In many ways it does not matter what we “believe,” or how we practice. It matters more that we agree on a goal, and that we collectively and individually aggressively define a place for ourselves in the rapidly changing health care market. As the American health care delivery system pursues integration—for it will fully integrate not only chiropractic, but also naturopathy, oriental medicine, therapeutic massage, wholistic touch, therapeutic touch, aromatherapy, homeopathy, remote intercessory prayer, and a host of other approaches—if we do not define our role, it will be defined for us. The elements of our art that are judged to be most effective will be studied, refined, and ultimately incorporated by other professions, if we do not continually claim them as our own. The most effective defense of this claim may be to integrate our profession—its art, science, and education—into mainstream health care delivery, based on a plan of our own devise.

Fortunately, this strategy already has a contextual home. The “transformational model” of chiropractic practice5, delineated so well by the Institute for Alternative Futures, describes a set of professional skills and areas of expertise that, if accepted, followed and advanced by the profession, probably offers more assurances of our profession’s continuance than any other means. This model essentially affirms both positions of our fractured professional stance: we are different, we should maintain that difference, but that the consumer—and by influence, the system—will gravitate toward us when we offer the fullest spectrum of health care analysis, diagnosis, case management emphasizing structural and neural health, and lifestyle counseling. To not do this will leave both philosophic positions weakened and vulnerable. We all are, and will become more so, vulnerable to being reduced to spinal technicians as distinctions between us and others who evaluate patients’ health become more and more blurred.

For many of us, and certainly for the rapidly expanding numbers of chiropractic program graduates, simple survival is dictating that we look at new strategies for becoming more embedded in mainstream health care delivery. We rightly believe that integrated health care should include our profession, and there are signs across the country that individual allopaths, clinics, hospitals and whole systems are agreeing. Chiropractic is on the verge of one aspect of success, and it is a dizzying prospect.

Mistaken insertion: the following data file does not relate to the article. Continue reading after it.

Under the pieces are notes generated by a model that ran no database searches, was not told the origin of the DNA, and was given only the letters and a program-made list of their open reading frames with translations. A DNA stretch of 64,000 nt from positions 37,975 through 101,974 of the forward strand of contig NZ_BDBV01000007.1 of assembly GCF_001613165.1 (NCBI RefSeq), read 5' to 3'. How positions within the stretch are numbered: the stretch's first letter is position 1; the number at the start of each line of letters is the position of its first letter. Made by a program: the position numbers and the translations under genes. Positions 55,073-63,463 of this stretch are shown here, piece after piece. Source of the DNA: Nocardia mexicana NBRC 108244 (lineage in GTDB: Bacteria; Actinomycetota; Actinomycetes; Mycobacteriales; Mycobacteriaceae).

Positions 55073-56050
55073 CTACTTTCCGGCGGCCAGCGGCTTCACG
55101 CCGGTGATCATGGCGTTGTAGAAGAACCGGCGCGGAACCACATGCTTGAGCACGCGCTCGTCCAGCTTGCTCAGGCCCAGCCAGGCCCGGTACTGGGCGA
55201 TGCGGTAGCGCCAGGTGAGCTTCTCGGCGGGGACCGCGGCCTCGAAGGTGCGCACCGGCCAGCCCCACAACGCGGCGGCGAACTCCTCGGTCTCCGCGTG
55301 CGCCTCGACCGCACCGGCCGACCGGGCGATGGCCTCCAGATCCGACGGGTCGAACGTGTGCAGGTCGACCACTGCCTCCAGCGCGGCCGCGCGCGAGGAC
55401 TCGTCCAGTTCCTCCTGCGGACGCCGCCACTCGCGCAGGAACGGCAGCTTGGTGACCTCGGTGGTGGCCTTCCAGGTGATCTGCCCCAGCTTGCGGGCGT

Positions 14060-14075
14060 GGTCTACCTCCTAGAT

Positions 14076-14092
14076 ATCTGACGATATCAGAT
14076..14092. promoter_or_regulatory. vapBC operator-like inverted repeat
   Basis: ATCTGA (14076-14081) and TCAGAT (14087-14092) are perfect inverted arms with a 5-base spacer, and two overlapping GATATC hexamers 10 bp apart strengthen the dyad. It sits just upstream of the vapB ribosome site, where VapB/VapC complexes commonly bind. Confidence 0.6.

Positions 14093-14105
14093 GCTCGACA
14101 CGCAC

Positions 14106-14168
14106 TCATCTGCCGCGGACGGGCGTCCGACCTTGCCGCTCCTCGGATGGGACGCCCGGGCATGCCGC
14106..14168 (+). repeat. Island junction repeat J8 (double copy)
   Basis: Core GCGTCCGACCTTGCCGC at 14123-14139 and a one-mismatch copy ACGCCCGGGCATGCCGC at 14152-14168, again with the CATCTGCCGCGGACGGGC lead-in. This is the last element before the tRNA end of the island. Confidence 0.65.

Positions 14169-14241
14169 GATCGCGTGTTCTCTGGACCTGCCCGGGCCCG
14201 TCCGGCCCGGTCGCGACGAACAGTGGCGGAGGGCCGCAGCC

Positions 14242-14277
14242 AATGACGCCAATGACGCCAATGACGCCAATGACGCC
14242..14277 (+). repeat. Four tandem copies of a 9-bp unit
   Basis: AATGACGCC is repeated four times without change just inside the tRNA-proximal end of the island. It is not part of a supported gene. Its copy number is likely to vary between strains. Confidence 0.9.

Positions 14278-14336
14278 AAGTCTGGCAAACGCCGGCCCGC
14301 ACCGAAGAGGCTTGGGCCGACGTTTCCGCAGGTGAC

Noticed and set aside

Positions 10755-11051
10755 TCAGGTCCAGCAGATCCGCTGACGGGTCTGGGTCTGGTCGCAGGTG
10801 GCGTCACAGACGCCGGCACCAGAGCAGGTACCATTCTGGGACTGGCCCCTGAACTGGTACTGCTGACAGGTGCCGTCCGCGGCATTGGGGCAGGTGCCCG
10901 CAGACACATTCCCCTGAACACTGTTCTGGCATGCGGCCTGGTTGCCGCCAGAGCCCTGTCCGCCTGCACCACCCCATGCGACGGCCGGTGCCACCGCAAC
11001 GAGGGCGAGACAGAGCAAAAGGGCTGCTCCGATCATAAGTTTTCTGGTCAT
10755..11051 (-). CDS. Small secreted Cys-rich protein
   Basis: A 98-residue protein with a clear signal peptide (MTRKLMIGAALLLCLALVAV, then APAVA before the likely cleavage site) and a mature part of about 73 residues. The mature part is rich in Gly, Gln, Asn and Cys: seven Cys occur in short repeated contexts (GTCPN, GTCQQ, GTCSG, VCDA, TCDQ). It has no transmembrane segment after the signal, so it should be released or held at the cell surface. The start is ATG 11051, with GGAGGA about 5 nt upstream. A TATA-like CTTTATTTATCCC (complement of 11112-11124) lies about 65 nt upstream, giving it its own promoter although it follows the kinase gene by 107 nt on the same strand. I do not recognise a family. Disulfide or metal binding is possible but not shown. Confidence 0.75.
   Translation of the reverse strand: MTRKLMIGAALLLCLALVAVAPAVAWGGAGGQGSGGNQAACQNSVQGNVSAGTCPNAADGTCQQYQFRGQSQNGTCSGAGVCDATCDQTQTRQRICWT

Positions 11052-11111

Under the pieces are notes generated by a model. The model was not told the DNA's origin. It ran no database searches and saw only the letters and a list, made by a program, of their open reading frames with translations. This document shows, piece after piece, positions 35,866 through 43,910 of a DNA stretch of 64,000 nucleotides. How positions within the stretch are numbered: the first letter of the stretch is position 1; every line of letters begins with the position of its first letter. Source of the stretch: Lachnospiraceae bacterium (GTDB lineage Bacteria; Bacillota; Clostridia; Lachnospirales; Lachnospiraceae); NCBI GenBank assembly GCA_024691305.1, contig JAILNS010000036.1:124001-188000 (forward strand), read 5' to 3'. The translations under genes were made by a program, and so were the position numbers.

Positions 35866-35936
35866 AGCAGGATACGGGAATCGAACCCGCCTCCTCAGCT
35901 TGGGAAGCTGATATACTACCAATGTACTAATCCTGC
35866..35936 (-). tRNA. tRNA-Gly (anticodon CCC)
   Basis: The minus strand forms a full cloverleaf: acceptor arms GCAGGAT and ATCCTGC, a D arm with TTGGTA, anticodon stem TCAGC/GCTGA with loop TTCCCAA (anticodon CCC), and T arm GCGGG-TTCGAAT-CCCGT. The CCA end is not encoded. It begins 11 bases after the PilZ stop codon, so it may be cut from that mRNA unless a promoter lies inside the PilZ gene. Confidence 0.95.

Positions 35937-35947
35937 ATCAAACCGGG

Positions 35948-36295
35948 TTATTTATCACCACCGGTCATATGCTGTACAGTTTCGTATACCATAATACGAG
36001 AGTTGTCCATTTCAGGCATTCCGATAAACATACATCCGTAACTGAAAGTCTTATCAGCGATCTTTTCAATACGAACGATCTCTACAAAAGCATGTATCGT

We should be careful what we ask for, however. Integration as a concept should rightly cause us concern. The object lesson of osteopathy, with its professional and philosophic gains and losses, can be an enormous help to us as a guide. Turning for a moment to our friend Webster’s New Collegiate Dictionary, we are given some insight to the complexity of the problem by the variety of definitions of the word “integrate.” One definition states that to integrate is to “form, coordinate, or blend into a functioning or unified whole.” Another is “to unite with something else.” Yet another is to “incorporate into a larger unit.” And finally, it can mean “to end the segregation of and bring into common and equal membership in society or an organization.” 6

These three different definitions provide insight into some of the choices—and perils—facing us. Different strategies will either protect our distinction or diminish it. Integration can either result in a loss of identity, subrogated to the larger whole, or a reinforcement of our identity by a clear niche being described—and protected. Do we want to be reduced to roles that others define for us? Or would we rather define our own place in the health care system in a way that broadly incorporates the spectrum of capabilities of all expressions of chiropractic practice? We should be valued as a new breed of natural care generalists with a special focus and capability that others cannot match.

Northwestern College of Chiropractic, now the flagship program of Northwestern Health Sciences University in a Minneapolis, Minnesota suburb, committed itself several years ago to supporting the transformational model of chiropractic health care. This model is elegant in its completeness and inclusiveness: that we offer the fullest spectrum of health care analysis, diagnosis, case management emphasizing structural and neural health, and lifestyle counseling to the public and other professions.